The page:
The electric vehicle manufacturer quietly stopped production last year due to a shortage of cash—a move that was disclosed in report for the last quarter of 2013 filed with the US Department of Energy, reported the Kansas City Star.
CEO Bryan Hansel told the Kansas Business Journal that the closure is temporary and there are plans to resume global operations by the middle of the summer.
Hansel described the temporary closure as a strategic move made because the business was not profitable. The company plans to transition its manufacturing and assembly process and reorganize its supply chain to produce a larger volume electrics, Hansel told the Kansas City Business Journal.
The company will be ready to produce hundreds, if not thousands, of electric vehicles once production resumes, Hansel told the Kansas City Business Journal.
Under a $3 million project funded by the DOE, Plug Power is developing hydrogen fuel cell range extenders for 20 FedEx Express electric delivery trucks produced by Smith. The fuel cell technology company says this will allow FedEx Express to nearly double the amount of territory the vehicles can cover with one charge, increasing delivery fleet efficiency more than 50 percent coupled with a 35 to 40 percent decrease in fuel expenses, when compared to diesel trucks.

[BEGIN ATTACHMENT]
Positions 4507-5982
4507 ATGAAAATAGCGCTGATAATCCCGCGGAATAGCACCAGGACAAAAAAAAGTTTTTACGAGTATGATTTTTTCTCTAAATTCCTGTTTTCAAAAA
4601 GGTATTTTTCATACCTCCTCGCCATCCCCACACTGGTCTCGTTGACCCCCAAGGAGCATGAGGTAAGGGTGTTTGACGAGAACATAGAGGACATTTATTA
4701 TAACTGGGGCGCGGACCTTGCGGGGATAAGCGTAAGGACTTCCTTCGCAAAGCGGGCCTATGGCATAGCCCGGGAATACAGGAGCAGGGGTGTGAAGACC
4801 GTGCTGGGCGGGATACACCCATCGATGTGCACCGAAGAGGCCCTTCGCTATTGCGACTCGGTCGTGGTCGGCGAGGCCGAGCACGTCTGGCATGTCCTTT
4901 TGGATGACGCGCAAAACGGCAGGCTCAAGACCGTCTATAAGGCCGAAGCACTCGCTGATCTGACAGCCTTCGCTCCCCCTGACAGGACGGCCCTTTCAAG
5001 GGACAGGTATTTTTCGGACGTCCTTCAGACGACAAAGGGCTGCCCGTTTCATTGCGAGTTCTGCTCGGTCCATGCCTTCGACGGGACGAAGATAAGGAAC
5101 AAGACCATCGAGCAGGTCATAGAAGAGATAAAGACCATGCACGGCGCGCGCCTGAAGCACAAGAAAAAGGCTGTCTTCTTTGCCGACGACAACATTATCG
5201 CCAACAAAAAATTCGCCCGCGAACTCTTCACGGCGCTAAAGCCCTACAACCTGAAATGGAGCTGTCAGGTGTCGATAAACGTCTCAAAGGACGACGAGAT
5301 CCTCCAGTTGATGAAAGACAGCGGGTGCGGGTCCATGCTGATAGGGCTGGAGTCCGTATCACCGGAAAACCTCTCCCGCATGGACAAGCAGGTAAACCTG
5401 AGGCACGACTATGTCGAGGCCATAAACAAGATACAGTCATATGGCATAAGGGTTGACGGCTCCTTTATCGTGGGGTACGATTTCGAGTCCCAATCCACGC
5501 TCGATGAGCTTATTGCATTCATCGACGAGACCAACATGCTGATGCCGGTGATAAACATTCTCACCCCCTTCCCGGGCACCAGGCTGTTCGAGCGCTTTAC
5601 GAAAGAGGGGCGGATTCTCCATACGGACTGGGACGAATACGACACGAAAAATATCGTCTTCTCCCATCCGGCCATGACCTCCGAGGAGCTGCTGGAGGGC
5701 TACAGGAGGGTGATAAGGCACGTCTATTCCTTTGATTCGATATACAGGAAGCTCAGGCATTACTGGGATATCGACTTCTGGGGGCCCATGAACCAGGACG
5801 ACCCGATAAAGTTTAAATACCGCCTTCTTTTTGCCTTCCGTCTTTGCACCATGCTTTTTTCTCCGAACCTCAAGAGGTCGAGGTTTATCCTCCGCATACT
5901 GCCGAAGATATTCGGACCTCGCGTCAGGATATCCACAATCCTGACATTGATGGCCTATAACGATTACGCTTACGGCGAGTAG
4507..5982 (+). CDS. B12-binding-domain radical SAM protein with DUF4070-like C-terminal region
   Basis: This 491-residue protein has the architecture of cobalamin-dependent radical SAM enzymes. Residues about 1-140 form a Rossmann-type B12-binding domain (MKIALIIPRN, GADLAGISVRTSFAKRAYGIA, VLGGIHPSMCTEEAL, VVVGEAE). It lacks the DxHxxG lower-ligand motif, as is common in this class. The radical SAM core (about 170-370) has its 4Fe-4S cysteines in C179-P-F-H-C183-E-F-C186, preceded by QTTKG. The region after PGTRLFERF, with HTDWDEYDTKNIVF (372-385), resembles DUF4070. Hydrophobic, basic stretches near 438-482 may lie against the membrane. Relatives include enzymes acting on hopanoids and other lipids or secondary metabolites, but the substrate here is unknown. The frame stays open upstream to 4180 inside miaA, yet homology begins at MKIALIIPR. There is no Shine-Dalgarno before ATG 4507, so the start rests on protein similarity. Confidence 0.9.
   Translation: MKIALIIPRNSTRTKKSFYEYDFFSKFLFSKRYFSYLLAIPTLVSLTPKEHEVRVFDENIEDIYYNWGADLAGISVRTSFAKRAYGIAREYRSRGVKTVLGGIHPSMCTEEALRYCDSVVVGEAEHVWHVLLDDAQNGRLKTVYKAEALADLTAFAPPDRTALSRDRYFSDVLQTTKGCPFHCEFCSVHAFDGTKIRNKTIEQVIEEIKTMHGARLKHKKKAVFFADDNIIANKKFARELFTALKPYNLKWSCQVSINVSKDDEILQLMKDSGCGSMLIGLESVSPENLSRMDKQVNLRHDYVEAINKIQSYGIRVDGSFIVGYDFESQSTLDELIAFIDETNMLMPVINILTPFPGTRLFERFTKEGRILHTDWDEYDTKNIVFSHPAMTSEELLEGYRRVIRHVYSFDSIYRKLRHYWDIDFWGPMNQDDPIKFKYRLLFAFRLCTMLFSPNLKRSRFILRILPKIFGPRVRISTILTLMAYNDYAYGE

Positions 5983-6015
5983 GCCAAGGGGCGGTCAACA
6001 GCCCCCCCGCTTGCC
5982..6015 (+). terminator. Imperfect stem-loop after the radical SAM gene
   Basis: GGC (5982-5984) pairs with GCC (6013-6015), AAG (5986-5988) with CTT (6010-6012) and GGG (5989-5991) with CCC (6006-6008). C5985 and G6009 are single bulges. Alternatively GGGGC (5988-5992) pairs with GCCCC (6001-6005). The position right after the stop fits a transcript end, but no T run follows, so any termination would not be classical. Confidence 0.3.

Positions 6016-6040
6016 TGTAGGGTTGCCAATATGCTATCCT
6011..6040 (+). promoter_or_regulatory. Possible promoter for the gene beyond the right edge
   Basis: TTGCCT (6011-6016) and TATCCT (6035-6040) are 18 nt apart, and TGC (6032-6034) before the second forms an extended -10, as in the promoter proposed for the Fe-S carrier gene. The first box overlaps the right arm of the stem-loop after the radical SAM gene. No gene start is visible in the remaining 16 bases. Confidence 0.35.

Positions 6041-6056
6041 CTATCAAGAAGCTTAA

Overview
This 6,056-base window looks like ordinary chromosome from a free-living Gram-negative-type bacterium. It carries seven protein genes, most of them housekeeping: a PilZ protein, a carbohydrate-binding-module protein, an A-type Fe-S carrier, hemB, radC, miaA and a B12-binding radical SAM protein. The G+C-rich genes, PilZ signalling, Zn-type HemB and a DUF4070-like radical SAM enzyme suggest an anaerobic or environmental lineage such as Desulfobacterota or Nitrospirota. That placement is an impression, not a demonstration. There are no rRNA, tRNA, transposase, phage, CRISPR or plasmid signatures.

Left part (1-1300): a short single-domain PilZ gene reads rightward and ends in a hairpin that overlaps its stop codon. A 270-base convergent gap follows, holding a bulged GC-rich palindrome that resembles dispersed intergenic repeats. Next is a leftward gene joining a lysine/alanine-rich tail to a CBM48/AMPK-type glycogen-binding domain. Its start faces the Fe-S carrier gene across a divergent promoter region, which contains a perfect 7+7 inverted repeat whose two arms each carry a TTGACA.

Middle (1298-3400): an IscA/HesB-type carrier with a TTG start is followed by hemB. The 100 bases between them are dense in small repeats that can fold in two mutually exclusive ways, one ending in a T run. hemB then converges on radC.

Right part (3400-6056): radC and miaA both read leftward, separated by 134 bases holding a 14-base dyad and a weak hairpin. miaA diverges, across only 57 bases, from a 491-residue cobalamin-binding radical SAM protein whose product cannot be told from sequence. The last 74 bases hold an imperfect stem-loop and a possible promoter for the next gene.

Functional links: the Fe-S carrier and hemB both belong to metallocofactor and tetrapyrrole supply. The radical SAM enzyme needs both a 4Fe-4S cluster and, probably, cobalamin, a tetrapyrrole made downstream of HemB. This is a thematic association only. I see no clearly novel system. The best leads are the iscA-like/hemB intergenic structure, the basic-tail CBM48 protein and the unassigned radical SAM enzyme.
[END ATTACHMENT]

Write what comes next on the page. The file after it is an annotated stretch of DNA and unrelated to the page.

As of last June, Smith had produced more than 700 all-electric Edison and Newton trucks, which cumulatively generated more than 5 million miles on the road. In all, the vehicles offset an estimated 700,000 gallons of fuel and eliminated more than 10,000 short tons of greenhouse gas emissions.